Now, aside from the fact that this ruling makes it clear that the Obama DOJ wrote a filing in June 2009 that advocated lying to judges, the suit is interesting for several reasons. As EFF notes, the revelation that the FBI lied on this FOIA response may suggest it has done so in other FOIA suits. And who know? We know Obama’s DOJ submitted several versions of revised declarations in the al-Haramain case in 2009; so it’s possible they were advocating lying to judges in that case, too.
But it’s also interesting for what it says about the underlying case. As I noted, the most obviously incomplete response that led to this suit came in the case of CAIR and Hussam Ayloush, the Executive Director of CAIR in LA. Originally, the FBI gave them a single document each, which was simply not credible given the amount of FBI surveillance of CAIR that had already been made clear.
Just as importantly, even as the government told CAIR it had just one document on it, CAIR was getting increasingly involved in a suit representing the Islamic Center of Irvine (that Center was not a party to this FOIA, though the Islamic Centers of San Gabriel Valley and Hawthorne were, and the suit makes it clear the informant reported on eight other mosques in Orange County and that Monteilh was part of a “broader surveillance program”) in a suit regarding an FBI informant’s violations of their civil rights.
An ex-con, Monteilh began working for the FBI in 2003. In 2006, he was asked to infiltrate the popular Islamic Center of Irvine, where he started attending prayers five times a day and donning an Islamic robe.
In May 2007, Monteilh recorded a conversation in a car with two worshipers, in which Monteilh suggested blowing up buildings. In the tape, one man agrees with Monteilh. But a few days after the conversation, the two worshipers contacted the Los Angeles chapter of the Council on American-Islamic Relations and reported Monteilh as a potential terrorist. Other worshippers told mosque leaders that they were scared of Monteilh and felt as though he was trying to entrap them. In June 2007, the mosque obtained a restraining order against the informant.
His relationship with the FBI deteriorated shortly afterwards and, after threatening to go public, Monteilh says he signed a non-disclosure agreement in exchange for $25,000. In December 2007, Monteilh was arrested on a grand-theft charge and went to jail for 16 months.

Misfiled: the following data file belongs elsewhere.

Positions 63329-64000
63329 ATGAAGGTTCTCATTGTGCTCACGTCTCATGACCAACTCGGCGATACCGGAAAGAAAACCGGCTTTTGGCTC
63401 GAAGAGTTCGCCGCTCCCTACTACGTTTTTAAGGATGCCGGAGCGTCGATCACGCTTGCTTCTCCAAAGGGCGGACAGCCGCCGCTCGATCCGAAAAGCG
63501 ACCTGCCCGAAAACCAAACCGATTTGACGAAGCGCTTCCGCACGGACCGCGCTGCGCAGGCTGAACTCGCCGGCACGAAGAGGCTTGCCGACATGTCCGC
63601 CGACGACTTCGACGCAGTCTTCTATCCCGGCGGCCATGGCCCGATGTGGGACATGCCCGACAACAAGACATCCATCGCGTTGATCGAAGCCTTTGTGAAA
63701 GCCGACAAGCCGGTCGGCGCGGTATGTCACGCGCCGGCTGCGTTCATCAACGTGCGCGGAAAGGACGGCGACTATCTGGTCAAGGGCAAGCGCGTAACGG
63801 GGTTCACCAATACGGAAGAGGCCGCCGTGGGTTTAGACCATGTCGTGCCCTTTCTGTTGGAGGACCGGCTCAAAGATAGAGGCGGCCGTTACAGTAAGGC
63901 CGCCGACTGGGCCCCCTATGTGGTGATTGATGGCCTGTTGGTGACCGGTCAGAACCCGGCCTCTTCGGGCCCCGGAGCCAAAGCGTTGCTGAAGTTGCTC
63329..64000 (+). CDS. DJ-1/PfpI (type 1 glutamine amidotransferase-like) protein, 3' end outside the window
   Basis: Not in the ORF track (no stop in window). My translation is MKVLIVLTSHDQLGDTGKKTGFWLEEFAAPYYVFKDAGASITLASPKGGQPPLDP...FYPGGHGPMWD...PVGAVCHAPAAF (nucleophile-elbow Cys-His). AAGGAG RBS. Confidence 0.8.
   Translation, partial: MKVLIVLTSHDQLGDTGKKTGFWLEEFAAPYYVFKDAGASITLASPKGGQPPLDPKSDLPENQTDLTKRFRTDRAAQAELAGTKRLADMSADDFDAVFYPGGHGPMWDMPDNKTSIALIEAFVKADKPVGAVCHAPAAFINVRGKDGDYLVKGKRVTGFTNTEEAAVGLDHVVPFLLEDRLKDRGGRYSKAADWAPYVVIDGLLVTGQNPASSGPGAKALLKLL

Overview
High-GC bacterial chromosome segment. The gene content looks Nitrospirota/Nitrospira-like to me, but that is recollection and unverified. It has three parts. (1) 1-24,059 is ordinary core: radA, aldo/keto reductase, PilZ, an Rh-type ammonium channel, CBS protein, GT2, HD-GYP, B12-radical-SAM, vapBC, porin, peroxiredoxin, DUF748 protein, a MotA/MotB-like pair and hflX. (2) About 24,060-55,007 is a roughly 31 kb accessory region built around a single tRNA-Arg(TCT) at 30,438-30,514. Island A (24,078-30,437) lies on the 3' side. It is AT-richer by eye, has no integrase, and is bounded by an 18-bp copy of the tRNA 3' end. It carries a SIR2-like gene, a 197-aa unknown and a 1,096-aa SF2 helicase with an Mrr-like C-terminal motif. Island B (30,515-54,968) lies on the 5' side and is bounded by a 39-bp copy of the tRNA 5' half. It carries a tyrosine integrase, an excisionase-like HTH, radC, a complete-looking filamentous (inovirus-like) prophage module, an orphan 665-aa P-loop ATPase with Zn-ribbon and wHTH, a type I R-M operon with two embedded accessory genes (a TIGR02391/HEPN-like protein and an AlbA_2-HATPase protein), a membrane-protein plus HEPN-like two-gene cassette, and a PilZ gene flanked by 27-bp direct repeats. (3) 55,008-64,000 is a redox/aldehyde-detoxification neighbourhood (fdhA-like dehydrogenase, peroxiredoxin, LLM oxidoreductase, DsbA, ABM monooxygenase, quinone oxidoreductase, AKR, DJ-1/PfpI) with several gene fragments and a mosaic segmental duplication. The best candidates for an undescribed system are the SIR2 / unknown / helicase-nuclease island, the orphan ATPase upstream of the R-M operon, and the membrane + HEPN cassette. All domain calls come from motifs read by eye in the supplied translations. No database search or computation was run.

Monteilh’s role as an informant was exposed in February 2009. Cormac Carney is the judge assigned to this suit.
In other words, back in 2007 when the government was withholding information on informants from CAIR and a bunch of southern California Islamic Centers, another Islamic Center and CAIR were exposing the offensive actions of what would turn out to be a FBI informant. And by the time the government claimed it could lie to Judge Carney in 2009, details of Monteilh’s informant activities were already becoming clear. And by the time Judge Carney ended his revised opinion last month with the sentence,
By disclosing that there are other documents that are responsive to Plaintiffs’ request, Plaintiffs will not learn anything they do not already know.
Groups affiliated with the plaintiffs in the FOIA case had already submitted a complaint to Carney laying out the type of information the FBI used an informant in one Islamic group to collect and stating that the FBI told the informant that “every mosque in the area” was under surveillance.
Not only did the government claim it could lie to Article III judges. It did so to hide information that was already being exposed as improper.
Update: I’ve reread the complaint on the informant, and note that they discovered Monteilh through the arrest of Ahmed Niazi in February 2009. (See PDF 42-43) At his bail hearing, the FBI testified to information collected via a confidential informant, who was Monteilh. But what’s particularly interesting is that when Monteilh was trying to elicit comments about violence, he did so with Niazi, who reported them to the cops and Hussam Ayloush. Ayloush reported him to the FBI. So Ayloush is actually named in this suit.
Also note: the reason Carney is presiding in the Monteilh suit is because it was determined to be a related case. The FBI subsequently tried to have this case transferred to the judge in Monteilh’s suit against the FBI, but the judge in that case declined.